By Lori Lindner
SOLON– It was a small crowd, but that’s okay with Johnson County officials seeking input on what to do next about the county’s dearth of jail and courtroom space.
The Aug. 13 meeting at the Solon Public Library, attended by just five interested parties and three county representatives, was one of seven public input sessions offered by the Johnson County Board of Supervisors this month; the county is going back to the drawing board for the third time to determine how to meet a growing population’s need for court and jail services while satisfying at least 60 percent of the voters who have to pay for it.
“We’ve had big public hearings where we filled the courthouse, and some voices dominated that. That happens in public meetings sometimes, because it’s no longer okay to just disagree, you have to destroy your opponent, and some people have been too intimidated to speak out. We thought these smaller meetings might start helping that,” said Johnson County supervisor Janelle Rettig.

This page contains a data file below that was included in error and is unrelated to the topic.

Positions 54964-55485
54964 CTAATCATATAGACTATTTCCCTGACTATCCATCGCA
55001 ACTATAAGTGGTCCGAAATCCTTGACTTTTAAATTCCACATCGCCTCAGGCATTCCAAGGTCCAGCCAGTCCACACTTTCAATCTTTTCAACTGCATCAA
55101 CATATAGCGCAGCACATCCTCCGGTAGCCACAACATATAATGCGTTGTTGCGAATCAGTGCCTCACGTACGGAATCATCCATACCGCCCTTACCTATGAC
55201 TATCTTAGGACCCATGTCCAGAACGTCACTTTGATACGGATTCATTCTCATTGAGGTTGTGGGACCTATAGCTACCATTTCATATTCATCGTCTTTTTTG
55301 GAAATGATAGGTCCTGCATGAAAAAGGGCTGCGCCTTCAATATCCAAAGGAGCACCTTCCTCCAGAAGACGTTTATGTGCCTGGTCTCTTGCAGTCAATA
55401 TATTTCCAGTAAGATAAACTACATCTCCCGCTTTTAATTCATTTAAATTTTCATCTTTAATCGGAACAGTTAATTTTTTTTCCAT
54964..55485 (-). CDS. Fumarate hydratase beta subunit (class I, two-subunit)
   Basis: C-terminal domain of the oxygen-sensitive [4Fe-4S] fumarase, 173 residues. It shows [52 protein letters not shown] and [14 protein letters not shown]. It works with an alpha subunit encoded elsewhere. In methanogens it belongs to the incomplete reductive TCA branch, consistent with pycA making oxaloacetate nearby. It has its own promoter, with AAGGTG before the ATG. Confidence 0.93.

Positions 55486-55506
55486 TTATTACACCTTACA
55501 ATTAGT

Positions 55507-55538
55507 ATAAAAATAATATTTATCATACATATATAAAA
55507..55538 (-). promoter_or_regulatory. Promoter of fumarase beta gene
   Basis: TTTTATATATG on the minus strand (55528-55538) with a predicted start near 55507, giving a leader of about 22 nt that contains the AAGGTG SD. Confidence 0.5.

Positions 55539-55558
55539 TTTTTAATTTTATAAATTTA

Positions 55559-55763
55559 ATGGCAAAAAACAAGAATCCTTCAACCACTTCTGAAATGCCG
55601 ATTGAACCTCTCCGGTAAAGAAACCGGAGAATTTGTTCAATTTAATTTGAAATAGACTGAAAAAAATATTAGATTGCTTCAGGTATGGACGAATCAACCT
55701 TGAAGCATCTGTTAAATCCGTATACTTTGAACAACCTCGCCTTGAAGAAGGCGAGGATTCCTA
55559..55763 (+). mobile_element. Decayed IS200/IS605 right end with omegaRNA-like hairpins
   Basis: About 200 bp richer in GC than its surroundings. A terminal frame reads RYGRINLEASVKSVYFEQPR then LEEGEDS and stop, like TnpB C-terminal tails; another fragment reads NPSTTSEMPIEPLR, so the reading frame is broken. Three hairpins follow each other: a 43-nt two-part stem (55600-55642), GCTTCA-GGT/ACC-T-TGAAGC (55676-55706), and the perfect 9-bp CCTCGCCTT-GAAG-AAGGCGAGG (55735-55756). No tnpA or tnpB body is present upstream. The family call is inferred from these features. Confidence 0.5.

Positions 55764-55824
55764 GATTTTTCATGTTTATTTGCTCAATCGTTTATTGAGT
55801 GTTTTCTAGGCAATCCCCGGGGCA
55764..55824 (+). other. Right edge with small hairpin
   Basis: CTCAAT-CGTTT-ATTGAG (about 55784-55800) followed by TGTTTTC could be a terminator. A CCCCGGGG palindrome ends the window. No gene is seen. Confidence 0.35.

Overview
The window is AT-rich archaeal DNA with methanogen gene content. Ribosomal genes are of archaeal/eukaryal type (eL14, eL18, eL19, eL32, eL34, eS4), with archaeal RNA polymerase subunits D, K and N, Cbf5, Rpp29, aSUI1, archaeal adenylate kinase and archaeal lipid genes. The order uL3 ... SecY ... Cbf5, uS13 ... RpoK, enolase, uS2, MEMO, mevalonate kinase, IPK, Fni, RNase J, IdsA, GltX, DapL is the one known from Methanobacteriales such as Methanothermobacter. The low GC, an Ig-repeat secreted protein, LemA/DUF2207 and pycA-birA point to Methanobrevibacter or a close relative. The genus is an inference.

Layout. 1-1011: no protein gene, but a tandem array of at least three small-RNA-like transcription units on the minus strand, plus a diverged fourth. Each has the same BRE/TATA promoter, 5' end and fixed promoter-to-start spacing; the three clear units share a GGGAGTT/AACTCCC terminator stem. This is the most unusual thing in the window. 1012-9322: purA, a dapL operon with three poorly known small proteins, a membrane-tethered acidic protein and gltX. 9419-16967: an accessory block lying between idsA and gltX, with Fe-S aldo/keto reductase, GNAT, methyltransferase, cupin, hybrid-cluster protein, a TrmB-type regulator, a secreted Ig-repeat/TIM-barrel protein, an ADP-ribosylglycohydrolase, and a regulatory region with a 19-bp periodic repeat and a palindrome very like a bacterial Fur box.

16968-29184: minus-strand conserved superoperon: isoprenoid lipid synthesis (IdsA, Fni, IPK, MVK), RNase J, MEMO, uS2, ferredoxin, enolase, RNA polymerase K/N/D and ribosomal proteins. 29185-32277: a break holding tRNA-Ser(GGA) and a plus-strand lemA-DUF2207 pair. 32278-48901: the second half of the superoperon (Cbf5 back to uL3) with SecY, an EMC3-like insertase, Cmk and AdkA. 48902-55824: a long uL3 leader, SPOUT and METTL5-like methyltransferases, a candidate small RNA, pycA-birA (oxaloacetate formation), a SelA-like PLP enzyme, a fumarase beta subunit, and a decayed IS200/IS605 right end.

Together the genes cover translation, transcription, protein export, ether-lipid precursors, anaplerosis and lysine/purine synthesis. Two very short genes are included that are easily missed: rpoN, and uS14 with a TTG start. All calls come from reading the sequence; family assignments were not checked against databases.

In addition to the public input sessions scheduled throughout Johnson County communities at various times of day, the county is also providing the chance for people to leave comments in an online survey, via email or by filling out a written form.
A proposed new justice center, which would have combined a new jail and a remodeled courthouse on Clinton Street in Iowa City, failed three times to garner the 60 percent voter approval required to pass a bond referendum to pay for the facility, the first time in 2000.